Design for Diversity is an IMLS grant-funded national forum project based out of the Digital Scholarship Group. The goal of the project centers around creating a collaborative Teaching and Learning Toolkit for practioners who are interested in designing and working with information systems that can represent diverse ways of knowing. The Design for Diversity Opening Forum – the first event – was held at Northeastern on October 16 and 17 to begin the collaborative process of building the toolkit.
This two-day event consisted of case study presentations to inspire both larger and smaller group discussions as well as collaborative group note-taking; the Design for Diversity team has made available several of the slides from the presentations (available on links the schedule) and recordings of the presentations. These case study examples ranged from how to work with historically disenfranchised communities and their cultural materials, to how metadata can be exclusive or uncover previously hidden relationships and networks, and to how the constraints of digital tools and platforms’ might help or hinder identity representation.
One of the most common questions during the event was how academics– who are situated in an institution that can continue to perpetuate the oppression of historically disenfranchised communities –can not only work with, but work for these communities.
Another common theme that came up during the event was how well-designed workflows can center around this work. What are the methodologies that will lead to a successful, ethical, and healthy project ecology that will set up for the success of the project and those invested? All projects have constraints and recognizing them is an important step to acknowledging what a project can do. Designing a healthy project ecology also means understanding the affordances and limitations of individual tools and technologies.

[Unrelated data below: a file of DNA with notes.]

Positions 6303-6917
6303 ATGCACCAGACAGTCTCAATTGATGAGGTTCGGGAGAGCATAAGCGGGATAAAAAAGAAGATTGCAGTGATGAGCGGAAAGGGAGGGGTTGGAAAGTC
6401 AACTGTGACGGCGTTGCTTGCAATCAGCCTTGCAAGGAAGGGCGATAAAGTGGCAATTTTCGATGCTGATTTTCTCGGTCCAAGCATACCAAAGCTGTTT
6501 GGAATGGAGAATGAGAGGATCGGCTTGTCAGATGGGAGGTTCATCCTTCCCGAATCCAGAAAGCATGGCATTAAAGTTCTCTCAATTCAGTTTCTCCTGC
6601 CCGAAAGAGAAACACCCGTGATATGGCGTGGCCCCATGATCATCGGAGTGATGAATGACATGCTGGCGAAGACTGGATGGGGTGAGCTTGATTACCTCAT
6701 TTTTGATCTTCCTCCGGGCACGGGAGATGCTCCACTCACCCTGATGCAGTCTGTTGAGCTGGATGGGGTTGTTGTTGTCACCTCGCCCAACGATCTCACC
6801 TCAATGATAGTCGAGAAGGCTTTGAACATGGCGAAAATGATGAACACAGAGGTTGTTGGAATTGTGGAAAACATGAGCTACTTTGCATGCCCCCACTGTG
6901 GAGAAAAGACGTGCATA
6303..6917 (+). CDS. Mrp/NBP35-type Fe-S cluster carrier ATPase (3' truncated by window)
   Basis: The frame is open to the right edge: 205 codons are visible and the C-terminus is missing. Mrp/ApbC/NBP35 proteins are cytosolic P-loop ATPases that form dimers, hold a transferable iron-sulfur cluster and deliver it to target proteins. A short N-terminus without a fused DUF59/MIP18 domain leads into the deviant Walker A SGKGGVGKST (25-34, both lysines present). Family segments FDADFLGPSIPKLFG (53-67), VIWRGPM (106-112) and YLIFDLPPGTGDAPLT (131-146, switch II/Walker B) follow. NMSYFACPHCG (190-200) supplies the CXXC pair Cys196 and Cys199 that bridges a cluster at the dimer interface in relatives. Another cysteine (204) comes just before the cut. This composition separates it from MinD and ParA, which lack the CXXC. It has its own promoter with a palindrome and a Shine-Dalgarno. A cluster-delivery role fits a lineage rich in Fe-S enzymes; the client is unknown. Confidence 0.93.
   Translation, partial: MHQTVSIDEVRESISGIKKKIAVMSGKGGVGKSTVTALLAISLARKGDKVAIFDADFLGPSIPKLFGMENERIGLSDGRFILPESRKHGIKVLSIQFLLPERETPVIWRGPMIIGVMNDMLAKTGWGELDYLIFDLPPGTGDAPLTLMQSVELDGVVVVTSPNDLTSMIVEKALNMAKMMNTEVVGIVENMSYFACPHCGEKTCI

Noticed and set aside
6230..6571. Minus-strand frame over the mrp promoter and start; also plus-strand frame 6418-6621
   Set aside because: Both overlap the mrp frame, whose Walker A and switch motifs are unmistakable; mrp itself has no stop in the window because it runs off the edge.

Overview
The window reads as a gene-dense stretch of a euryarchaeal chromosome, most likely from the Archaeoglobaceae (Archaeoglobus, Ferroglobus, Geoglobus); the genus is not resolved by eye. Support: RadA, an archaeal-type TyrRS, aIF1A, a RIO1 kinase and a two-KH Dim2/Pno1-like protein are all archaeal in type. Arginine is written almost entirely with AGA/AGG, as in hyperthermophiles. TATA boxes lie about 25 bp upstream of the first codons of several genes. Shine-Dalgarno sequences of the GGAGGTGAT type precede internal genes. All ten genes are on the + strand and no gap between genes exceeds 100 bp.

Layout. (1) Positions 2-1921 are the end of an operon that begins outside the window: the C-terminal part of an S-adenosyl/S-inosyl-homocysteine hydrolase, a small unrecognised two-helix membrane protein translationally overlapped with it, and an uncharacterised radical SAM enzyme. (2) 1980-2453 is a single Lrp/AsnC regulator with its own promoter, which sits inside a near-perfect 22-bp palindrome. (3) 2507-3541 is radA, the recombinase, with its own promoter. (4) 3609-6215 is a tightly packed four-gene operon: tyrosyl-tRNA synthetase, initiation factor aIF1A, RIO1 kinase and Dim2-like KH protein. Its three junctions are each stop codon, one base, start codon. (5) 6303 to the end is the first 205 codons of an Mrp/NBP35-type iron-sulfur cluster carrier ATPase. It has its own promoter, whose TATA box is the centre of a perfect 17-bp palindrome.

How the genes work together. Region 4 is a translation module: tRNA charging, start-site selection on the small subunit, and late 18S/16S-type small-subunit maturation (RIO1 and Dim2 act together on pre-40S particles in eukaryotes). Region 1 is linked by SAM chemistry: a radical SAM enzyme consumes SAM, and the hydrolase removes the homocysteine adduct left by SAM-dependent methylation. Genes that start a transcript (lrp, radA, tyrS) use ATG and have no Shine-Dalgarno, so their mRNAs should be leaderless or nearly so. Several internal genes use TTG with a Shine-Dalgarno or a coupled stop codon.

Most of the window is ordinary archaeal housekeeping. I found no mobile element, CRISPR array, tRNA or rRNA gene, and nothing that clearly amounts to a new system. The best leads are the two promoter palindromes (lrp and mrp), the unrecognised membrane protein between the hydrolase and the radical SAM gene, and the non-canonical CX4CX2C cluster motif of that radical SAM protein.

Using the examples provided at the Opening Forum and other places where these conversations are happening, information system practioners can continue to come together and share how we shape learning environments to foster conversations about justice, dismantling hierarchies, and making spaces for a multitude of ways of being and knowledges.
If you would like to know more about Design for Diversity, there are several ways to participate in the project. You can also sign up for the Design for Diversity e-mail list or follow us on Twitter.
Posted in: Serendipity
Posted by: Lindley Homol
Happy National Distance Learning Week!
Snell Library is committed to serving all Huskies—all over the globe. Here are some of the resources and services available for our online and distance students, faculty, and staff:
–One-on-one research assistance: Did you know you can schedule an individual consultation with a subject specialist? Find your librarian and schedule an appointment online, or contact your subject librarian directly to ask about meeting options.
–24/7 research support: the library offers an online chat service, available 24/7, that connects you to librarians from Northeastern and other academic libraries. You can get your research questions answered at any time of the day or night.
–Research tutorials: Check out the library’s online research tutorials for help getting started with a research topic, developing keywords, or locating peer-reviewed sources
–Interlibrary loan: Found an article you need, but can’t access the full text? Place a request through Illiad, the library’s interlibrary loan service. This service is free to use, and it typically only takes 1-2 business days to fill article requests. You’ll receive an email when your PDF is ready.
–Local library access: Through a partnership with OCLC Shares, Snell Library is able to offer on-site access to a group of academic libraries worldwide. Want to see if there’s one near you? Check out the list of participating institutions
Posted in: Serendipity